Michael Murphy’s Postspawn Topwater Tactics:
It’s almost like clockwork each year, you’re on fish all through the spring, spend a few weeks having a blast fishing the spawn, then they simply disappear. Call it a post-spawn funk, recovery period, or whatever; but it can be downright difficult to put any kind of consistent pattern together in the period immediately following the spawn.
Former FLW pro Michael Murphy thinks a lot of anglers make this time more difficult than they have to, saying “That immediate post-spawn period is hard for a lot of guys and there are a number of reasons for that. I think the biggest is that guys spend too much time thinking about where the fish are going, and not enough time covering water with a topwater, something that I have consistently caught them doing when the fish come off the bed.”
The secret to Murphy’s topwater confidence is his observation that there is almost always a group of fish that spawns before the “official spawn” brings anglers up shallow. Those fish are often already recovered by the time the bulk of the spawn winds down, and he begins targeting them while other anglers are still looking for fish on beds.
“I know that most bass spawn in that 66-70 degree range, but I’ve personally seen lots of fish up well before that, so often those fish are already done and recovered by the time most guys think the spawn is in full swing. As soon as the water starts to get to about 65 degrees, I begin targeting those fish that are already done and a topwater is a huge focus in my approach.”
Murphy thinks the driving force behind post-spawners propensity for devouring topwater offerings is that they are turning the tables on the bluegills that were predominant nest predators during the bass spawn, saying “Those bass had to put up with pesky bluegills raiding their nests the whole time they were trying to get their business done; as soon as those bass come off the bed, it’s on and you don’t want to be a bluegill near an angry post-spawn five pounder.”
It’s for this reason that the South Carolina angler relies on a lot of bluegill imitating baits during the post-spawn. “You can get a wide variety of topwater baits today that do a phenomenal job of imitating bluegill. Anything from a prop bait to a frog can work wonders at imitating a crippled bluegill when targeting shallow water post spawn fish, you just need to keep that in mind and stay in areas that bluegill frequent.”
Where to Look
On reservoirs, the bass often spawn a little earlier in the upper ends due to increased color and shallow water causing it to warm up faster, so it makes sense that Murphy usually starts up there when looking for recovering post spawners. “I like to pay attention to spawning areas up the rivers, places like the backs of major creeks and pockets off the channel. Once there, I try to find flats and stretches of bank near the last 6-10 foot deep water in the area. They’re usually gonna be on some type of cover close by. Things like docks, laydowns, stumps, and rocks are all dynamite for holding post spawn fish that you can dupe with a topwater.”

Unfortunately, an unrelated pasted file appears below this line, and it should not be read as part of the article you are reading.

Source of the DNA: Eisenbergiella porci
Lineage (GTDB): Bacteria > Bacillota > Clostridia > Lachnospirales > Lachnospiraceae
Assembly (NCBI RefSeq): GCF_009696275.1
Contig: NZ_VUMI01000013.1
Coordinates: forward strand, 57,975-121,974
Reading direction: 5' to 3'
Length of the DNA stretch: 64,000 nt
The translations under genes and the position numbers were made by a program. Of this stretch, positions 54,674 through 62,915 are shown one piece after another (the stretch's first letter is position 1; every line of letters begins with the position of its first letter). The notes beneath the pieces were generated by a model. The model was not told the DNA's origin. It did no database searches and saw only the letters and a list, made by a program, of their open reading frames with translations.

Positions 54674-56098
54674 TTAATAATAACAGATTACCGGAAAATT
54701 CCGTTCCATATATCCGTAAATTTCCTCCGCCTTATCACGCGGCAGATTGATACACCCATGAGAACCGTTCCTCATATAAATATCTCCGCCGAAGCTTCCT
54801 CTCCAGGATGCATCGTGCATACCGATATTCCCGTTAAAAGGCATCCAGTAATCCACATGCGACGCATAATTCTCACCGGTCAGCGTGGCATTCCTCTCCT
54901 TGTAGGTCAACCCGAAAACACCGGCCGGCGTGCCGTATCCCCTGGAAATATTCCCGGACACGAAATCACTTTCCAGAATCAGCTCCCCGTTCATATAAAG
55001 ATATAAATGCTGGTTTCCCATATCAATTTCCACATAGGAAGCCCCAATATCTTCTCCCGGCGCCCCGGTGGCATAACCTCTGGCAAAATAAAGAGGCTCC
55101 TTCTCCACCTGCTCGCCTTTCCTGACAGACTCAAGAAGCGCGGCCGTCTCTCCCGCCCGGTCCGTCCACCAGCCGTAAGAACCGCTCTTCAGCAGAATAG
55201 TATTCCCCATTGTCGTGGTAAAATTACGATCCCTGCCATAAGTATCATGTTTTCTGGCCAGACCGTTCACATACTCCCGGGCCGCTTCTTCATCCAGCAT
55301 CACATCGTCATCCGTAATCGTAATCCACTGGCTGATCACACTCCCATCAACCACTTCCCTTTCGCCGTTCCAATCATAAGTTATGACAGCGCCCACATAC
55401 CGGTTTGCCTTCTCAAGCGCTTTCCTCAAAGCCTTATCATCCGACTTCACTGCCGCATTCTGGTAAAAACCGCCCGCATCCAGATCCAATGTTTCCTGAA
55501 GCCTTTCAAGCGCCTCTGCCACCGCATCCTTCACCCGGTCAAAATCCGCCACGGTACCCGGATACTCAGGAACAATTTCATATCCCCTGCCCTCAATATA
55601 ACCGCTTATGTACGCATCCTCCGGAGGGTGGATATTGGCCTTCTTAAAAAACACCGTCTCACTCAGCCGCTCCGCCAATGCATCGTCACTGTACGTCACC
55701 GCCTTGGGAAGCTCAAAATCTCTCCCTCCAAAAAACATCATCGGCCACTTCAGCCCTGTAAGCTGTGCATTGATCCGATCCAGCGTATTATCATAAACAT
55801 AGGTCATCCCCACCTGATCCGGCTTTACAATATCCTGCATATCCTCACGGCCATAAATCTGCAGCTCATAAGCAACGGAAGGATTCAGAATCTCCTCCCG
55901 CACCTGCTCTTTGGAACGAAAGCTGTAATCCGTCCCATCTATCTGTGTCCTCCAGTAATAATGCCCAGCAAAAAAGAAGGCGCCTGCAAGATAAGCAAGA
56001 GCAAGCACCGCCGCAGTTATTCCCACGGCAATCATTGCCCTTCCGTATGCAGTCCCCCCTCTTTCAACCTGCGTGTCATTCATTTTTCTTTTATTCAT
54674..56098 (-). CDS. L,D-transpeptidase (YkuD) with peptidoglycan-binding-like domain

Because he uses a target oriented approach, Murphy dotes on his Denali signature series 6’8” topwater/jerkbait rod for most of his postspawn topwater fishing because its shorter length allows for extremely accurate casting. He pairs the rod with a high-speed Lews BB-1 casting reel spooled exclusively with monofilament, saying “you need that stretch with treble hooks, and I’ve found that I land many more fish in close quarters with mono than any other type of line. I use 20 lb Toray Bawo Polyamide Plus almost exclusively and am extremely confident with that setup.”
Murphy’s bait choices depend a lot on water clarity. In clear water he likes prop baits like the Deps Buzzjet, Ima Skimmer, and the floating Ima Flit 120, which he works like a wakebait. In stained water, Murphy throws a popper like the Deps Pulsecod or a Kahara hollow bodied Frog, saying “It’s really a tight quarters, commotion deal so I utilize several baits and let the fish tell me what they prefer. The dirtier the water, the larger commotion I like to cause.”
One of the things Murphy likes most about fishing the immediate post-spawn with topwaters is that it gets you fishing in the right water depth and around the same types of cover that become boat-loading spots once the next phase of the season unfolds, the shad spawn. “If you are already up shallow fishing topwater, you’ll be right there to get the most out of it once the shad start spawning, something that anglers chasing their tails out on the main lake won’t find nearly as quickly.”
This early topwater pattern isn’t necessarily a recipe for having big numbers days, but Murphy believes that as a tournament pattern it still shines because the fish you do catch are going to be the right ones. “Another reason a lot of guys don’t devote a ton of time to fishing topwater during the immediate post spawn is because you may not get a ton of bites. They are missing out, as I can guarantee you that almost every fish you do catch doing it will be one that gets brought to the stage.”